Psuper Psalm 51: A Cold & Broken Hallelujah
“A Cold & A Broken Hallelujah:
Collaboration of Blake,
Cohen, Dali, & David”
A Painting by Daniel Botkin
Seated at the table are four men with their four works that provided the raw material for this painting.
William Blake’s watercolor “The Ancient of Days” provided the pose for David as an old man on top of the blocks.
Leonard Cohen’s signature song “Hallelujah” provided several details in the painting, including the appearance of the word “Hallelujah” on the blocks.
Salvador Dali’s painting “Christ of St. John of the Cross” provided the dark sky, the perspective, and the landscape behind the table.
David and his parchment provided the text of Psalm 51, which inspired this painting. David’s head is modeled after Michelangelo’s famous sculpture of David. Michelangelo sculpted David with his left hand holding a sling over his shoulder. For this painting, Michelangelo’s David is repositioned so his right hand holds the quill that he utilized to pen Psalm 51.
The Hebrew word Hallelujah has six letters in Hebrew, eight letters when transliterated into Greek, and ten letters when transliterated into English. This Providential fact, along with the fact that the word begins and ends with the same letter in all three languages, made it possible for “Hallelujah” to be written in a repeating rotation in all three languages.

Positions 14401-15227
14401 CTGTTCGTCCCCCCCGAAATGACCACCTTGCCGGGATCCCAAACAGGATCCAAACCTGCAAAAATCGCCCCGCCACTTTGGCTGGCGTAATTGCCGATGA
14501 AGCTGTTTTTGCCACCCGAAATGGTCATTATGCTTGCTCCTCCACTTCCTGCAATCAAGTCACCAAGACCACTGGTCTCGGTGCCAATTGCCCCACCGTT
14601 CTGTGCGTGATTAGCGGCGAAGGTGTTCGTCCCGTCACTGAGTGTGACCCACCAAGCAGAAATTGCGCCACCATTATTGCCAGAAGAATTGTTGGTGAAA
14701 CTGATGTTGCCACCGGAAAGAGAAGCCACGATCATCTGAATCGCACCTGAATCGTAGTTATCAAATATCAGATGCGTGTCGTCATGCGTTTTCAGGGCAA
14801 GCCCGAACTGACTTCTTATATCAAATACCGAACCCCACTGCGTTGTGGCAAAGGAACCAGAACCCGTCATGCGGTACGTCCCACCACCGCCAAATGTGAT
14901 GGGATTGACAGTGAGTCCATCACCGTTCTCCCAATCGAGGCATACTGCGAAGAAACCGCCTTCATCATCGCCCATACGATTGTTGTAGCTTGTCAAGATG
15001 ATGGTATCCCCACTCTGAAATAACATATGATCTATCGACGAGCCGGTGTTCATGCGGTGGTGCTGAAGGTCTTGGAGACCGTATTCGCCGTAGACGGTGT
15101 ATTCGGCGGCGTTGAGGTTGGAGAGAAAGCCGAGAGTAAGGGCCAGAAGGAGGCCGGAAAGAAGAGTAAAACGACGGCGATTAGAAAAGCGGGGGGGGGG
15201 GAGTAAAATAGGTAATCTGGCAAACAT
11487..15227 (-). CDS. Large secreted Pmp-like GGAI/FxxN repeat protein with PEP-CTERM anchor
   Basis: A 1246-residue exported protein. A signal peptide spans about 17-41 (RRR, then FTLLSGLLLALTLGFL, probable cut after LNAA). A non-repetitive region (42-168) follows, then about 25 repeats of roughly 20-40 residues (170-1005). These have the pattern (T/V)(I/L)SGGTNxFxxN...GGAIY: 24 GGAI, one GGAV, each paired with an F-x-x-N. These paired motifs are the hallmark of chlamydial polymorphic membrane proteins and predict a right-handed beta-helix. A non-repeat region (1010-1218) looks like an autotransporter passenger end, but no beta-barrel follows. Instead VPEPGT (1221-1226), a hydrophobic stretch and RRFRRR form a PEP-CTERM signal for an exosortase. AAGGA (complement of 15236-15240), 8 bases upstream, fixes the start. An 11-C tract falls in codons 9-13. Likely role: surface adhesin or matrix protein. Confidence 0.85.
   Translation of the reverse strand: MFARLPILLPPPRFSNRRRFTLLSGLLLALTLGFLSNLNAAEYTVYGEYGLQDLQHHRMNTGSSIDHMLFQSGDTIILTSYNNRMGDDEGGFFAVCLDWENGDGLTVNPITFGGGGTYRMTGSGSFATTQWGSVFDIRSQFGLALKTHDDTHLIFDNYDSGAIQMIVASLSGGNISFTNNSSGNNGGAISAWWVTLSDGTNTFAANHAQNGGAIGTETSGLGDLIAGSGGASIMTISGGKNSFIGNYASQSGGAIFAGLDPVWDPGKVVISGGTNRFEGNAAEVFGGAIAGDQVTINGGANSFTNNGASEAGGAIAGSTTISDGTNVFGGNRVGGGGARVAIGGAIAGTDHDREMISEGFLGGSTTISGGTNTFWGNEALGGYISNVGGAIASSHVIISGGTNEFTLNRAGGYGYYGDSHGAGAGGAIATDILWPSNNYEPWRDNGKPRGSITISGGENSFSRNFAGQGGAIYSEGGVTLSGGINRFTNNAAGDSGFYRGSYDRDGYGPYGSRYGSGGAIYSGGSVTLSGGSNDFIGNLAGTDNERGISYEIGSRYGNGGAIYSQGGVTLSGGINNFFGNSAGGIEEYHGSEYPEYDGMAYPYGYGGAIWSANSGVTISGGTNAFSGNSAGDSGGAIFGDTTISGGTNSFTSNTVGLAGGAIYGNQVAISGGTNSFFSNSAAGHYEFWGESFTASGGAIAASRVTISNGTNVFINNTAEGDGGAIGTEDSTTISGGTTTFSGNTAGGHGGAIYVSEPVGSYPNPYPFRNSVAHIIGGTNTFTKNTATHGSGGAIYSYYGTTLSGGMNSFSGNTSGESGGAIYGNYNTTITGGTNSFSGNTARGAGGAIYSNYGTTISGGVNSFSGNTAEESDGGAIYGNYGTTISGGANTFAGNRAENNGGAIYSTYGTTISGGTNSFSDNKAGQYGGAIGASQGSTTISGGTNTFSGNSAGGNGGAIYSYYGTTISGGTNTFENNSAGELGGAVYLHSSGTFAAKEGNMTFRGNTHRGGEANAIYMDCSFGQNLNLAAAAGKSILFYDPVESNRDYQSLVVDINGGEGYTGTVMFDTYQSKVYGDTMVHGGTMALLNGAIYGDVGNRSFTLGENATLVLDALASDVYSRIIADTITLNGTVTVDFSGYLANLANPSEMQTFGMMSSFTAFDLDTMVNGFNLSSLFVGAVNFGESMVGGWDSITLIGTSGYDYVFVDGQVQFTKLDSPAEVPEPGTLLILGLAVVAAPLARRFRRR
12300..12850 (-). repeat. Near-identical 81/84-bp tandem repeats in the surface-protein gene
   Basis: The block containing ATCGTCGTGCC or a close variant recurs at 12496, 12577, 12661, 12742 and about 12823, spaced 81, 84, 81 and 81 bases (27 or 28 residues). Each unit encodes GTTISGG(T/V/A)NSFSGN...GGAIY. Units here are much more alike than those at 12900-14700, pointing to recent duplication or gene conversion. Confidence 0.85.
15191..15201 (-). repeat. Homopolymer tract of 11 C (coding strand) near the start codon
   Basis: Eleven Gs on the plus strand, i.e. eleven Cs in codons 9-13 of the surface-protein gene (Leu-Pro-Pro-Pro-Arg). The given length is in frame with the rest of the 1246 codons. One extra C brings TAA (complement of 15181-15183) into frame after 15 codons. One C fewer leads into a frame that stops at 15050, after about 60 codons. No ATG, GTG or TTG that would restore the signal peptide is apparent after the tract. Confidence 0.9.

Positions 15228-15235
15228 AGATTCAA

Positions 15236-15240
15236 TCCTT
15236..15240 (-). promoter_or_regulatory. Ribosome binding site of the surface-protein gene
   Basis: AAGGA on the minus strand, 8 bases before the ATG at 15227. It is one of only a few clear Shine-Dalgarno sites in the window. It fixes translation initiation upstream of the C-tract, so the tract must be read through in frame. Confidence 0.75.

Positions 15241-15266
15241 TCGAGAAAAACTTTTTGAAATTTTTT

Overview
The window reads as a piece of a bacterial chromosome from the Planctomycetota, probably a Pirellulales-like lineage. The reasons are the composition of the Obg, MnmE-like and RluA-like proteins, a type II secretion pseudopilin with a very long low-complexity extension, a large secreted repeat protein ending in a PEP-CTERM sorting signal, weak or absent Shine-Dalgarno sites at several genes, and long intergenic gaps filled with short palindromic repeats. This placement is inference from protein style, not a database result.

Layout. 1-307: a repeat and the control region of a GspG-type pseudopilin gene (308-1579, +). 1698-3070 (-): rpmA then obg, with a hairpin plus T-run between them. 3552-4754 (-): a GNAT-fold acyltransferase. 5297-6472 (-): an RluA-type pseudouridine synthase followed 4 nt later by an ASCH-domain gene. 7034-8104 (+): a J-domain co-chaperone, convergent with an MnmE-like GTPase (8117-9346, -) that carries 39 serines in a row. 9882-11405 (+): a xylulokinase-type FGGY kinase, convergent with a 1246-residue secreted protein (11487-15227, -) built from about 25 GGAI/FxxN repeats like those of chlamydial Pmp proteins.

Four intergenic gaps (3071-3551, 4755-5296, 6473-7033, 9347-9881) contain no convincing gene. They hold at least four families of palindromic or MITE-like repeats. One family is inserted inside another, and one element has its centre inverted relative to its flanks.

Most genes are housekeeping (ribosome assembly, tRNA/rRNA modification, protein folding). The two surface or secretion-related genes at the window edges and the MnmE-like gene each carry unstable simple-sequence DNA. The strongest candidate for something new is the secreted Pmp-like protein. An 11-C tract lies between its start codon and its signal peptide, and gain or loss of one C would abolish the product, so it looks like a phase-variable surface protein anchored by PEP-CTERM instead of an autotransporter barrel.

At the top of the painting, we see David as an old man, measuring the Hallelujahs of his life and remembering his sin with Bath-sheba, whose name is written in red in the scroll on the table.
A younger David is seated in the darkened center, tied to a kitchen chair. Like Samson’s Nazarite locks, the locks of David’s hair are figuratively shorn and his strength is depleted. The back of the chair morphs into a harp with broken strings, echoed in the broken strings of Leonard Cohen’s guitar below. The cold, icy Hallelujahs below David’s feet are beginning to freeze and break apart.
Below the cold and broken Hallelujahs, Uriah lies dead with an arrow in his heart, the victim of David’s adulterous lust. In the lower left corner of the painting, Uriah is welcomed to the afterlife by an angel on the other shore.
In the lower right corner, Bath-sheba awaits the return of her husband Uriah. But Joab, seated in the boat, returns alone and brings David the news that Uriah was killed in battle after being set up for certain death, according to David’s instructions.
David has his flag of victory on his marble arch, but he will soon learn that love is not a victory march. It’s a cold and it’s a broken Hallelujah.